Dvora Meyers in 2012 posted an interesting and entertaining article on the history of Women’s Gymnastics:
… I spoke with Laddie Bakanic, 88, who had been a member of the 1948 U.S. women’s gymnastics team that won a team bronze medal at the Olympics and performed on the “flying rings” as they were known in her day.
“When I was on the flying rings and I had to leave go I was scared cause there was nothing there but a cotton mat on the ground,” she recalled, adding that there were male spotters hovering nearby just in case. …
Late 1970s at Santa Monica Gymfest in California, girls and guys were still training the long defunct Swinging Rings.
And Rings is NOT at all the only historical surprise. Here’s Olympic medalist and USA Gymnastics Hall of Fame artistic gymnast Clara Schroth Lomady, Captain of the 1948 U.S. Women’s Team. On the Parallel Bars.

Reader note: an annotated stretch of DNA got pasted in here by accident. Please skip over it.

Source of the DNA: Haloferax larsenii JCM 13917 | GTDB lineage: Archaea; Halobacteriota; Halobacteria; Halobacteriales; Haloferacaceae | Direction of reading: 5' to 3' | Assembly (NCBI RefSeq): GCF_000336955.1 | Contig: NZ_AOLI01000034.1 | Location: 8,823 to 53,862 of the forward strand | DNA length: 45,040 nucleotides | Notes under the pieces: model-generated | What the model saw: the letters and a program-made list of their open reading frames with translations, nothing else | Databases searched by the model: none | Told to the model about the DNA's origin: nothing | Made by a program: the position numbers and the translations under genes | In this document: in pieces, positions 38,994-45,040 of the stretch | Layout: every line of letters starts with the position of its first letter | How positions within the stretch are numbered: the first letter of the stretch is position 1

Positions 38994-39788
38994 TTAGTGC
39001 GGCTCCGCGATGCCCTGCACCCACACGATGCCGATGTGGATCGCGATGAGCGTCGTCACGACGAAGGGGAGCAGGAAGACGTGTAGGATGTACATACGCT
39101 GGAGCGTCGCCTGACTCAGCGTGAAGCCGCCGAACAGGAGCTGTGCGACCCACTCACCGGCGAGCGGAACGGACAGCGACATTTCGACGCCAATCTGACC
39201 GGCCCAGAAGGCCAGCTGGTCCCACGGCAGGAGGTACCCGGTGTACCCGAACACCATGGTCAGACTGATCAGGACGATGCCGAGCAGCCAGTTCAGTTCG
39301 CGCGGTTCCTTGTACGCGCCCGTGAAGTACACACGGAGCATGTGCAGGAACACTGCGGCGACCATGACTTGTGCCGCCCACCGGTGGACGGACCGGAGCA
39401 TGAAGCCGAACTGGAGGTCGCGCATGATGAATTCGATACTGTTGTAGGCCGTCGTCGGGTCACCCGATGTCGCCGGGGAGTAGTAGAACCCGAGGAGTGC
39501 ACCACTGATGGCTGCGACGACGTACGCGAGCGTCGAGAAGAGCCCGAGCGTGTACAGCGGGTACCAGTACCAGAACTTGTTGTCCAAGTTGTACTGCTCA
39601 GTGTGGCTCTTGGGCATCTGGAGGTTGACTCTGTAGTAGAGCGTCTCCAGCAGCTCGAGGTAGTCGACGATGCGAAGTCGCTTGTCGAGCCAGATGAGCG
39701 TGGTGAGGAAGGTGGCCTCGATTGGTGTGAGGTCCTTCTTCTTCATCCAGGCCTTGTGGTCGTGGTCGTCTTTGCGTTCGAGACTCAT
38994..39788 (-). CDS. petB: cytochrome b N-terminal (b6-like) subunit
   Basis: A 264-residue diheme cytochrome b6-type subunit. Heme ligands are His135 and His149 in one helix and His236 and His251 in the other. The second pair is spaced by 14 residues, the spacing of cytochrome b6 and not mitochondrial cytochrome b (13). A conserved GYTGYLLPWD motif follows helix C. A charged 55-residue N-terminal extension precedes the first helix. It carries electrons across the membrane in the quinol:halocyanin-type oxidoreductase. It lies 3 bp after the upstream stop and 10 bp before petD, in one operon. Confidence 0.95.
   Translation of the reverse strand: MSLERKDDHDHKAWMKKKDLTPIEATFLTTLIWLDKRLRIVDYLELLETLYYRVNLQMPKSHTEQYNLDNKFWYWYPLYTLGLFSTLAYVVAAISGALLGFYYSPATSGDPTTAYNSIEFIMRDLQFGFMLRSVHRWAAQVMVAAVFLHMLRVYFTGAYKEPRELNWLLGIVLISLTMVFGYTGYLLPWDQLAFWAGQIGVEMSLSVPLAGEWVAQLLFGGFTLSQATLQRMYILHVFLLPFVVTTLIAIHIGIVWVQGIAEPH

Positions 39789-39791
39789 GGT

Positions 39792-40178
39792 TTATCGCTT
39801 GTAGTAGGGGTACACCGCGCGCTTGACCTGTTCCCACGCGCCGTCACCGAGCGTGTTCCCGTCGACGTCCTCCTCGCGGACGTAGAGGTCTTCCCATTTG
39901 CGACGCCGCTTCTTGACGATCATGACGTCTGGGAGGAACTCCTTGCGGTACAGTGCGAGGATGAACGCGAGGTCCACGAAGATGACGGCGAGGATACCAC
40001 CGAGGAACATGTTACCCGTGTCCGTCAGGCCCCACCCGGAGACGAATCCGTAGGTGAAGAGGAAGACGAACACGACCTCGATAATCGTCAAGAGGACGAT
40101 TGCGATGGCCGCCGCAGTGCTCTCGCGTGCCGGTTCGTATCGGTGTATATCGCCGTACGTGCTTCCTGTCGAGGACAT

When pressed to predict who would finish 2nd to Kohei in Nanning I named Sam Mikulak.
I felt his NCAA success would give him consistency under pressure. And that his relaxed psychology would help in that loud arena in Nanning. If Sam hit 6 for 6, he would score high.
My confidence in Sam’s consistency is not holding up, however. In the training hall we heard Sam was having problems, especially on P Bars.
He fell on P Bars in the AA Final and shouldn’t have been allowed to continue as he took longer than 30sec to resume his routine.
(Later Zhang was allowed to resume his H Bar routine after breaking a grip, even though it took longer than 30sec to get a new one. A new rule on that has been discussed by FIG MTC, but it had now been implemented by Nanning.)
Sam’s still a podium contender for Rio. But don’t bet the mortgage.
77-year-old retired teacher Gao Yinyu from Jilin, in northeastern China, has exercised like this everyday for more than a decade. The only reason he wears gloves is to stop sticking to the frozen bars. …